Wiping my chin, I slowly begin to peel my eggs and look more carefully at the unlikely combination of merchandise. In addition to the drinks, packaged foods, and rice cookers filled with eggs and beancurd, the scene is framed by hanging scrolls, beads, and bracelets. The attendant is a woman in her thirties. I ask her about her stand, and she is happy to talk.


          —I get up at dawn and put things together. I open the stand at 7:00 and close down at about 5:00 in the afternoon. 

          —Do you have help carrying things up, or do you come up alone? 

          —I live on a little farm over the ridge, and my brother and cousins sometimes help me with things. I lock up the cold drink cart every night, and have a metal bin here that can be chained to the tree. The only things I have to carry every day are the scrolls. I wrap them carefully at night and keep them at home.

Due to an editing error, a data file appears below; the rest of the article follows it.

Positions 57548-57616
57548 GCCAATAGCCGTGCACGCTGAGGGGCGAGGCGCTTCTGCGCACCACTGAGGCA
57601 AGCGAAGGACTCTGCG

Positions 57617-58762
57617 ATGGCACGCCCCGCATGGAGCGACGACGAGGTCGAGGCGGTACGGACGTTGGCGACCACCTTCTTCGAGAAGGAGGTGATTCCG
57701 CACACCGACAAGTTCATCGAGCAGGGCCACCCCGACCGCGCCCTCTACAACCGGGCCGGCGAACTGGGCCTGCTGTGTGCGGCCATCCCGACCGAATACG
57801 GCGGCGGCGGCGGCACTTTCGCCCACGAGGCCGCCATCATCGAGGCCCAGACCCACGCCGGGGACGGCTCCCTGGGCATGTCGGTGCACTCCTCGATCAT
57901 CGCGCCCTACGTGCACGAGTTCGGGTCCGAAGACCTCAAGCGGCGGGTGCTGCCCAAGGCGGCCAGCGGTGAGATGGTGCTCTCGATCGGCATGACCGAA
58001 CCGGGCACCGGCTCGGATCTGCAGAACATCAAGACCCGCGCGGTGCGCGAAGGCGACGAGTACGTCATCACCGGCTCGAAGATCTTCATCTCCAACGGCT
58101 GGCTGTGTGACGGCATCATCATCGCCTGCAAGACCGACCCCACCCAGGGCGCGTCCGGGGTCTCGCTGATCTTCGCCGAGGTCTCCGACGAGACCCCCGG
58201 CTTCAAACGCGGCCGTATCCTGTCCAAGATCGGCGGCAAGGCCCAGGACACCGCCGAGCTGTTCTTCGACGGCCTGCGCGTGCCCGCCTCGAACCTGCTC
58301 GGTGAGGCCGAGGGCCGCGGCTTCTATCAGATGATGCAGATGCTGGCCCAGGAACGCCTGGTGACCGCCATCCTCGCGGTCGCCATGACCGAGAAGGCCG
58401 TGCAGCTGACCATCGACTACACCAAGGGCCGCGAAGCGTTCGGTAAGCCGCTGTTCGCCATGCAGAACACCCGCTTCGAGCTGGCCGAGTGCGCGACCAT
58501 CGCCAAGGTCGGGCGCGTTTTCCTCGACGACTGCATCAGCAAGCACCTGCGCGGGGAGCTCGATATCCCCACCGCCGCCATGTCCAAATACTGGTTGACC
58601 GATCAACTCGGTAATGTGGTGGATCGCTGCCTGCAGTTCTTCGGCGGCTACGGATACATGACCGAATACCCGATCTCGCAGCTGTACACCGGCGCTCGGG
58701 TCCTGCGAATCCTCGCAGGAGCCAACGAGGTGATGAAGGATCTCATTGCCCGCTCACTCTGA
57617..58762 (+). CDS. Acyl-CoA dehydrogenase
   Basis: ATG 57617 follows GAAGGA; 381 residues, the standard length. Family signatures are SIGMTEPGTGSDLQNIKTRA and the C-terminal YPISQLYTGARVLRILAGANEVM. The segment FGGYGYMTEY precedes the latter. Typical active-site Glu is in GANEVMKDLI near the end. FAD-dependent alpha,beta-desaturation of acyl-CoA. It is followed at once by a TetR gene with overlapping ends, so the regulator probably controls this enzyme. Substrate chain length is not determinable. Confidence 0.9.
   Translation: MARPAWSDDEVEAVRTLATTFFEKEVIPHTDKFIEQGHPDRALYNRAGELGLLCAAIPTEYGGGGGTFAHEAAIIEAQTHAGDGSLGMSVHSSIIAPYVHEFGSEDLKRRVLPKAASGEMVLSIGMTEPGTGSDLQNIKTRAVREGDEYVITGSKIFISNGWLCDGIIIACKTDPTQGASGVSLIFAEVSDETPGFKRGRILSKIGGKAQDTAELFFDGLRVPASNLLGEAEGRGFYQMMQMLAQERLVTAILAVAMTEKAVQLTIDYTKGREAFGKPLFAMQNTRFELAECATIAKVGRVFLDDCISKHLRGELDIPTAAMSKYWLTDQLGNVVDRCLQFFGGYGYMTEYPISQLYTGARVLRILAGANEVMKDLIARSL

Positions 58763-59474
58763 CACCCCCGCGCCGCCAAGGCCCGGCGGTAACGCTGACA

The scrolls hang on a long cord positioned between two trees. I ask her what sells the best.


          —Water, orange juice, bean curd, and eggs. 

          —What about the scrolls? 

[e] Commerce  RL
          —They just don’t sell very well. Hikers don’t know where to put them, and people don’t stop their cars or motorcycles and hike through the woods to an off-road stand like this one. If I were in one of the “row” shops along the paths to the peak, I might be able to sell scrolls. Bracelets go pretty well, though. People are always trying them on, and they do buy those fairly often.